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Your Best Swim

Stay focused in the pool—and get in your best workout—by addressing common issues that can throw off your stroke
Written by 
Sharon Liao
Updated on: 
June 6, 2014

When you commit to having your best swim, the last thing you want is a leg cramp or goggle trouble sidelining your efforts. Professional athletes and casual swimmers alike experience these and other common problems when they hit the water, but those who are successful in making their laps count when it comes to fitness know how to solve them and continue on.

Here are four obstacles that could disrupt your stroke, how to address them in the moment and prevent them from happening the next time you dive in.


Water Shoots Up Your Nose

That sudden burst of water can be unexpected and cause a burning, choking sensation that throws off your rhythm.

  • Fix it: Take a moment to regain your breath. Although it’s unpleasant, there’s no danger in getting a little waterlogged. Once you start swimming again, focus on blowing bubbles out of your nose; humming can help keep water out of your nasal passages.
     
  • Avoid it: Perfecting your exhalation will help this issue; it will relax you and make your swim easier. In fact, the entire time your face is in the water, you should be exhaling, blowing bubbles out through your nose. If you’re still having trouble, try wearing a nose plug to block out water and exhale through your mouth.


You Can’t See Through Your Goggles

A blocked view—whether from water that has leaked in or fog due to your body heat— can throw you off course.

  • Fix it: It may be just as simple as tilting the bottom of your goggles up to let out the water, or wiping away the fog before continuing with your workout. But if the problem persists, take a moment to adjust the fit of your goggles by tightening the band and nosepiece. And, although unappealing, a little saliva may do the trick for that fog as its proteins help keep the lenses clear: Spit on each lens, rub with your finger and then dip them into the pool to rinse. Be sure to shake out the water before putting them back on.
     
  • Avoid it: Sidestep this problem altogether with more personalized gear: Ask a sales associate at the swim or sporting goods store to help you find a better-fitting pair of goggles for your face’s shape. You may also want to consider choosing a pair made with anti-fog material or using an anti-fog spray.


Your Foot or Leg Cramps Up

Kicking through the water with fatigued or dehydrated muscles can lead to a foot cramp or Charley horse.

  • Fix it: Trying to swim through the cramp can make matters worse, so it’s best to stop, rest on the side and slowly stretch the knotted muscle. For calf pain: Extend your leg, pressing the ball of your foot against the wall and leaning in; hold for several seconds until it relaxes. For a foot cramp: Grab your toes and pull them toward you, feeling the stretch along the sole of your foot. You can also massage either of the areas gently. Once the knot subsides, resume your swim while making an effort to relax your feet and ankles, which can help these issues from recurring.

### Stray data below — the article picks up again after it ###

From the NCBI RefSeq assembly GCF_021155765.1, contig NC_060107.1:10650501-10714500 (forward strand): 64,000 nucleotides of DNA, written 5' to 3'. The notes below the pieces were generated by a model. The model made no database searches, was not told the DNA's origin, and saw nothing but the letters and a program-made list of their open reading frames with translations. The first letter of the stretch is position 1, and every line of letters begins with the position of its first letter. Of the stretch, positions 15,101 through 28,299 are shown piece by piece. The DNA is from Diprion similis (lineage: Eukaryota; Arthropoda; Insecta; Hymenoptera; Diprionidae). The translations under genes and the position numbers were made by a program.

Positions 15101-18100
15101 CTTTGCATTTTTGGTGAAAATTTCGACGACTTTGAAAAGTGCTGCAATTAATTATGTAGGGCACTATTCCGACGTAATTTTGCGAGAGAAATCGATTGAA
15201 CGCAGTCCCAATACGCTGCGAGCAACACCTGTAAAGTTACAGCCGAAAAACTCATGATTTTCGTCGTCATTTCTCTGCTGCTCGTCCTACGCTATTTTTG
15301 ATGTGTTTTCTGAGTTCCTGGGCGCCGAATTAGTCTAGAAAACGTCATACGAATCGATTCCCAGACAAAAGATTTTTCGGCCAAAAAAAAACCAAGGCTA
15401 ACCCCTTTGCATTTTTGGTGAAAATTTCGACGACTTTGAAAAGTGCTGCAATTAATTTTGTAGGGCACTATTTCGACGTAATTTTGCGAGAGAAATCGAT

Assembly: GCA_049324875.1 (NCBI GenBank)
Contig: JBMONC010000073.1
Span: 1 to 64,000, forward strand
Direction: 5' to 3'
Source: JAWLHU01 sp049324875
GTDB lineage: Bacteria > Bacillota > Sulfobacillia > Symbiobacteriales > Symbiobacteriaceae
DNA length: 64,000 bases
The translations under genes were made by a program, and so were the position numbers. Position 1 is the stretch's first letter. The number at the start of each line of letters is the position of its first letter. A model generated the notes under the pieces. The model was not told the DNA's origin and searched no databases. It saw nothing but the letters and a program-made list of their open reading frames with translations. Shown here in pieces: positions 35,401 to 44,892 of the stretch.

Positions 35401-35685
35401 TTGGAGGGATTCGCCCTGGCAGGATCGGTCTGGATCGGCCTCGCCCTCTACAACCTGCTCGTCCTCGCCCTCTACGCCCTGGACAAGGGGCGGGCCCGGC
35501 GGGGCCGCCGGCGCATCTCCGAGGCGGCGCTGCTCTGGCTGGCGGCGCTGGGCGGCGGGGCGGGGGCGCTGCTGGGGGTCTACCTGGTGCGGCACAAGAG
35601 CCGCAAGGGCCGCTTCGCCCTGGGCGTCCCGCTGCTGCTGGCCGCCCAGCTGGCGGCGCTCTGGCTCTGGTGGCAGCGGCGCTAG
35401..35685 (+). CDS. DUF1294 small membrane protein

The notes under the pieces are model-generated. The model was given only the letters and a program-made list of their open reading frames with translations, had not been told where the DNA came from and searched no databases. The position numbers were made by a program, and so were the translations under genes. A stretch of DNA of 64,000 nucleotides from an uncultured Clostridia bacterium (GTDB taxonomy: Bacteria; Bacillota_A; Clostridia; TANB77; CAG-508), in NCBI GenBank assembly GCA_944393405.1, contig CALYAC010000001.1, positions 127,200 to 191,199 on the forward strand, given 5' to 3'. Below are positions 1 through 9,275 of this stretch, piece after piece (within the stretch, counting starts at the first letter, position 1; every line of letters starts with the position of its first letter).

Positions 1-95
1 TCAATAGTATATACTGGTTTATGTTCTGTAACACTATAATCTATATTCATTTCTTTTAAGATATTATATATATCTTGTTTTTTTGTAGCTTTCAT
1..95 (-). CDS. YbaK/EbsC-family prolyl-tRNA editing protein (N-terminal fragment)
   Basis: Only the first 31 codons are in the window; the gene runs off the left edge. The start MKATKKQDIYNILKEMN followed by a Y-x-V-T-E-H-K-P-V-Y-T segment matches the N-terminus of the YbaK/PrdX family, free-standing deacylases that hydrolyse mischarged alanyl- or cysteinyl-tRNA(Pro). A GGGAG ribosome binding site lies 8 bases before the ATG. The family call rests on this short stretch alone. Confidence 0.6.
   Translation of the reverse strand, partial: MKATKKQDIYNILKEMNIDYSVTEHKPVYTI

• Avoid it: Make sure you’ve had plenty of water before diving in and take a moment to hydrate in between intervals or stroke changes. Pre-swim snacks like bananas and yogurt are high in potassium, calcium and magnesium, which can help prevent cramping. Also, stretching before your workout can help ward off pain too: Incorporate a quad, calf and foot stretch into your regimen.


Your Ear Throbs

That ache you’re feeling may be a sign of swimmer’s ear, an infection in your outer ear canal.

  • Fix it: This condition isn’t dangerous, but definitely needs to be addressed. If you can handle the ache, it’s fine to finish your workout. Then schedule an appointment with your doctor, who will likely prescribe antibiotic eardrops to wipe out the bacteria. Be prepared to skip some swim time until the infection clears, though.
     
  • Avoid it: Wearing a swim cap or ear plugs (or both) is a good way to keep water from trickling in. Consider custom fit plugs if other kinds don’t feel secure. Over-the-counter preventive drops can be helpful too (or create your own drops with equal amounts of white vinegar and rubbing alcohol). After each swim, dry your ears thoroughly. Tilt your head to drain excess water, and use your towel to gently wipe your outer ear.  
     

You Feel a Stitch in Your Side

While there may be some truth to waiting after you eat before jumping in the pool, there’s no exact explanation for that sharp pain you might feel mid-workout. It could be unrelated to pre-swim actions—sometimes, your torso’s repetitive movement during your working can irritate your abdominal cavity and lead to a cramp.

  • Fix it: Take a break until the pain subsides. Stand in a shallow area or step out of the pool to stretch the affected side: Reach your arm on that side high overhead and take deep, controlled breaths. Also try using your other hand to apply gentle pressure to the area.
     
  • Avoid it: Diving right into a tough workout can lead to heavy, irregular breathing, which may pave the way for a side stitch. Instead, take time to warm up at a slower pace and gradually build your intensity. Steering clear of big meals an hour before your workout could help prevent cramping as well.
Reference(s) 
Centers for Disease Control and Prevention
Mayo Clinic
National Institutes of Health
About the author 
Sharon Liao is a Brooklyn, NY-based writer and editor specializing in health, nutrition and fitness. She contributes to many print and online publications, including Real Simple, Better Homes & Gardens and Fitness.